Sunday, May 27, 2007

Tuba bound, Tuba found

Yesterday I finally made the trip to Azraq to visit some rock cairns or tumuli that a colleague and friend had mentioned visiting last year; she thought they might be Chalcolithic. The other part of the plan was to visit one of the less accessible qasrs in Jordan, Qasr Tuba. I had heard of this qasr for many years from E! who has spent some time over the years not only locating it but also establishing the different approaches available to the intrepid traveler. Her directions were the reason we found it all, because we certainly had no useful maps or other credible info.

We started out from Amman quite early, and since the coffee maker at ACOR was not working, our first mission was to find coffee in town. Like a well adapted hunter-gatherer who knows where all the best mongongo nuts grow, J's highly developed cognitive map of all the known coffee shops in Amman saved us and we quickly had three cups of steaming turkish ahwey in hand (three for the two of us -- W. is too manly for anything like coffee). Almost as important, J also knew how to get us out of Amman to the eastern highways which neither wewa (W) nor I knew.

The drive out can be remarkable. First, one must negotiate fairly heavy traffic in the industrial areas of eastern Amman. Once on the highway, on-coming trucks prefer to use whichever side of the road is smoother, which leads to consequences that shouldn't be too surprising, but appparently are to some, so signs are posted:

It didn't take long to get to Azraq, although we had to go at fairly moderate speeds because I was driving an older truck, and because of the whole oncoming-truck-in-your-lane factor. Once in Azraq, we located this area of basalt boulders. There were various types of structures made out of the basalt boulders; some were probably relatively recent sheep and goats pens, while others may have served in some earlier period as houses. There were a few enigmatic tumuli or cairns; one was partially dismantled, probably in the never ending search for gold.

There were also a few substantial 'dahab holes' (gold holes, or looter's trenches) as W. termed them.

W. knew of a Roman fort (or 'fortlet', apparently) just to the north of Azraq, so we went to find it. We found Askhein without too much trouble, but were pretty surprised when we arrived and discovered that someone had taken a bulldozer and chopped several chunks of the site. Its hard to understand why someone would bother: either the idiot guessed that this would be the way to find the dahab, or just wanted to mess up an ancient site. Perhaps he just didn't like Romans? Why the Romans built a fort this far out is unclear - W. says that it was possibly because the boundaries of the empire shifted, but he seems skeptical of this notion.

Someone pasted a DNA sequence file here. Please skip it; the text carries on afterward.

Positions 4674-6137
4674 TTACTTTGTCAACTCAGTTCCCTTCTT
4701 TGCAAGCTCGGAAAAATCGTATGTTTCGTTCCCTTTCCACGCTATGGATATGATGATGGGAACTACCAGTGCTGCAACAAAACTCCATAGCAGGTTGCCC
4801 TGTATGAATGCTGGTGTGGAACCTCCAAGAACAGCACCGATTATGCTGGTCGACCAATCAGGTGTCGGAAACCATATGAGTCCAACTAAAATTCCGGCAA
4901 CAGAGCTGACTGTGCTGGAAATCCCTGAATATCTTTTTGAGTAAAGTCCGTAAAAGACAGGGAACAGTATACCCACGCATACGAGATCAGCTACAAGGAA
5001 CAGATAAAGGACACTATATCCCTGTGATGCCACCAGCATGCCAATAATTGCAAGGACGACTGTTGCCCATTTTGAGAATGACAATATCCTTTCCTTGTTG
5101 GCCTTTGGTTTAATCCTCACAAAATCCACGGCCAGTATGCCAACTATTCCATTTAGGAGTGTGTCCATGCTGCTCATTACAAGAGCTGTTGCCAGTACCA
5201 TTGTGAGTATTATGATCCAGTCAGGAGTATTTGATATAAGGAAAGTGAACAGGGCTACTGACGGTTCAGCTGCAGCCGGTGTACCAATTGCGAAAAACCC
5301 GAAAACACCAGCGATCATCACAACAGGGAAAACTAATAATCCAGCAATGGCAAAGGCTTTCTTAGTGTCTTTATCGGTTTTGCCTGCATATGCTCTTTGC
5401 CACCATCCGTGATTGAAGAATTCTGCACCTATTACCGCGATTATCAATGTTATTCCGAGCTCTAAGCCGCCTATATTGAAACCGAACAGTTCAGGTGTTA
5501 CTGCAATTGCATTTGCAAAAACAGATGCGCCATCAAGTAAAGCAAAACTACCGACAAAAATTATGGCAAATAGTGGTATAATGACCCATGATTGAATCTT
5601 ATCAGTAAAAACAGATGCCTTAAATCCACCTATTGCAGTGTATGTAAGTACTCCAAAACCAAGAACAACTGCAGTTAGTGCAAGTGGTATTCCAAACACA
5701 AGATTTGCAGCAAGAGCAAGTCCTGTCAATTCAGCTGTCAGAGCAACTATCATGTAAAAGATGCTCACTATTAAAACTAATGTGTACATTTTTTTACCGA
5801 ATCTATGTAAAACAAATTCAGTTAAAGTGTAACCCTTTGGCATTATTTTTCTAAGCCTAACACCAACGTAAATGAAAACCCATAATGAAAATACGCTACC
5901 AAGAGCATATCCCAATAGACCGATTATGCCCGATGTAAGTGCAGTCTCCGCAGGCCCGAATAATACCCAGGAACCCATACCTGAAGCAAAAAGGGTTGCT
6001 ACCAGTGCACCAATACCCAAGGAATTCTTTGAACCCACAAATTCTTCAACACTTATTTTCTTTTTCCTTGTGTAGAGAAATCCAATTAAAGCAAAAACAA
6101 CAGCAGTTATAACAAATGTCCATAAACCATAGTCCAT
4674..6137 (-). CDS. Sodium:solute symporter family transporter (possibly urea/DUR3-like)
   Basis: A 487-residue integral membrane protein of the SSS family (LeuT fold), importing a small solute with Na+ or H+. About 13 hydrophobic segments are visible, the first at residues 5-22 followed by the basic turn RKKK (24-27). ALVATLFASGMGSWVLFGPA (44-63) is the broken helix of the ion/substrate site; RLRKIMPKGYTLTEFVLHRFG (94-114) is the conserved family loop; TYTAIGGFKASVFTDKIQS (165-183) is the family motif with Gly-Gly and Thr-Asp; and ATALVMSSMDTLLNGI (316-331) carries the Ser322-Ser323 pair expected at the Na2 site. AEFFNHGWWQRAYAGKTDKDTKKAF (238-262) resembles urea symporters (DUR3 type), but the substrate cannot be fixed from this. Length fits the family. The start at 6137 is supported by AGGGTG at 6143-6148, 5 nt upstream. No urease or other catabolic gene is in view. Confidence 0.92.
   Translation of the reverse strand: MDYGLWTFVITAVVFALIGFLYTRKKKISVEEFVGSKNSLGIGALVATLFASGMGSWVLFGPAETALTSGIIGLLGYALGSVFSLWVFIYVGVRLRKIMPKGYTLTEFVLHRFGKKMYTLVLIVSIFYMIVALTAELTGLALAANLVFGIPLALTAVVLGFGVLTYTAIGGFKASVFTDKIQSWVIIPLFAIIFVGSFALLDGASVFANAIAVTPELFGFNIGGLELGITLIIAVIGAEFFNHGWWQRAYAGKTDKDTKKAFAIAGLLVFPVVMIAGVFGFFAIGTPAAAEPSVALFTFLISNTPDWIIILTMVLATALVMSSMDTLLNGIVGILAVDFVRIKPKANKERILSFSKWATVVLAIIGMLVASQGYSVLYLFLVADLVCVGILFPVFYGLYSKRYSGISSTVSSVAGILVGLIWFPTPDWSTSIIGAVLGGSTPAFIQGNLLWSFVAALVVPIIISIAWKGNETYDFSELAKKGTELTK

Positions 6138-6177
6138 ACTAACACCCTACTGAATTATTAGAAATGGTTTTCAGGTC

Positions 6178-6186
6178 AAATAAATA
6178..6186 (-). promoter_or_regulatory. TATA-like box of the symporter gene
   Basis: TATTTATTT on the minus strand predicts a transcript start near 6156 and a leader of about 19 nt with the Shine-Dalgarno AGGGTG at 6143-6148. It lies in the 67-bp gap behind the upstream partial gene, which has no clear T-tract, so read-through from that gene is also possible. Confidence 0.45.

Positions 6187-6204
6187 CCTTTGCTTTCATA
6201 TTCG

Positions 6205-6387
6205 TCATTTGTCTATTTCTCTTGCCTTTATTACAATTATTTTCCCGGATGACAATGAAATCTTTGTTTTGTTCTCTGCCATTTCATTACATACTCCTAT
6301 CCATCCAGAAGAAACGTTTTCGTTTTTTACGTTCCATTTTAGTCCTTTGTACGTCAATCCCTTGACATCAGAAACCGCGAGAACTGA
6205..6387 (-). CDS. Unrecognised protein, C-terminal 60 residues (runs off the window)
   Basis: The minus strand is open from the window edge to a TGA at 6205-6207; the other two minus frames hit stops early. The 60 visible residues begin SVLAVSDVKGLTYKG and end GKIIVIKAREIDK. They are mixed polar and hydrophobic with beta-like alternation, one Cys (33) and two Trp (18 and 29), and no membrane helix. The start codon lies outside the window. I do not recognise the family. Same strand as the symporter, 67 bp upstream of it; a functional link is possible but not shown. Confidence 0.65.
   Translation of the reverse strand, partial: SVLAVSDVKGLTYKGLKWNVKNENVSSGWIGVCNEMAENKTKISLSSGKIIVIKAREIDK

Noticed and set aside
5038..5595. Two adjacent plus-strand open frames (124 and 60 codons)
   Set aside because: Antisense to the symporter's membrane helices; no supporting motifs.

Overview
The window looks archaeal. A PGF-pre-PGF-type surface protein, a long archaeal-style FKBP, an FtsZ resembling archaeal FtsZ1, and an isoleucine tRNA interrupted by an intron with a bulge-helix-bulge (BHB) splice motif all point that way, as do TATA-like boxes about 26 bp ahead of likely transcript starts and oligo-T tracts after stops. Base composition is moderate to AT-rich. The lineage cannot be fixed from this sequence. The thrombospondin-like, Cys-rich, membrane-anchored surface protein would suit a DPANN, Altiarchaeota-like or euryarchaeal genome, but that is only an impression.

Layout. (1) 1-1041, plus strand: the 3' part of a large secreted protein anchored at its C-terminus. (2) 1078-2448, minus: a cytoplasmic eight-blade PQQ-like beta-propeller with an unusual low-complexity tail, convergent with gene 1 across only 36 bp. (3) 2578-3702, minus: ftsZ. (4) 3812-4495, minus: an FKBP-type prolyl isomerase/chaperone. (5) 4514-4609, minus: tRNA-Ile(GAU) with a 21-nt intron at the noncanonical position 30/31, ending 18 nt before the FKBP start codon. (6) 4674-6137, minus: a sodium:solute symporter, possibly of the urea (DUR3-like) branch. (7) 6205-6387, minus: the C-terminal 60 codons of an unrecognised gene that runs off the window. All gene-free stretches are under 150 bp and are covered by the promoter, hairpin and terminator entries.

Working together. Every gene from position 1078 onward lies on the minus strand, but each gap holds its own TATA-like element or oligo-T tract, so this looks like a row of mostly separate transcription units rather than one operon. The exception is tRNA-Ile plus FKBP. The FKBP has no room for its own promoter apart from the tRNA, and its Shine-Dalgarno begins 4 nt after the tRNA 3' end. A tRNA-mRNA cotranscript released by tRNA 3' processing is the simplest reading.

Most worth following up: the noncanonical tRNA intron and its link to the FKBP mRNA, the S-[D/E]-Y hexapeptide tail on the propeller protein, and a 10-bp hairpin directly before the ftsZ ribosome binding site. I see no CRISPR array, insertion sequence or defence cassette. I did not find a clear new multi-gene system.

We then headed back to Azraq, fueled up, and then headed south on the road towards the Saudi border. We continued further to the south until we got to the new gas station 70 kms south of Azraq, where we turned off the main road. We then followed the 'HAZMAT' road as instructed by E!, and then went too far when we should have turned off at the HAZMAT area. Instead we went west for a bit, until we got to a camel herd, and there we turned around.

baby camels are quite cute

When we got back to the Hazmat area we turned down the wadi and headed north up the wadi, visiting a few modern bedouin cemeteries en route.

Qasr Tuba wasn't far up the wadi. Tuba is one of the many structures extending from Amman to the eastern desert collectively referred to as the "Desert Castles", although they aren't castles and probably served a variety of functions. For any visitor to Jordan interested in something beyond the obligatory Petra tour (not that Petra isn't really wonderful), the Desert Castles are a 'must see'. Probably part hunting lodge, part political meeting point, and country estate for the rich and powerful of the Umayyad dynasty, Tuba was built in the 8th century and initiated by al-Walid, the Umayyad caliph who was assassinated before the complex was completed; he apparently disliked inhabited places and preferred remote places and hunting. Accounts suggest that he may have spent the spring there when the desert is alive and water is found in pools of the Wadi l-Ghadaf; we were surprised by the pools of water that were still here and there, presumably because its been a wet winter and spring. Unlike the other compounds referred to as Desert Castles, Tuba was built largely with fired bricks set on top of limestone cut blocks (others were generally made entirely of stone). Unfortunately, at some point, people appear to have also started robbing out the nicely cut blocks from the foundation, hastening the decay of the walls. Some of the baked bricks were even green, apparently an intentional effect for decorative value.

Once we'd had our fill of ruins, we settled in the shade of a wall and had some hummus. This was pretty tasty, and no one seemed tempted by my offer of sardines, which I also had in ample supply. Although a nap would have been in order, the flies where pretty bad, so we decided to move on. We had some good coffee in the truck stop part of Azraq and then headed back to Amman.

No comments: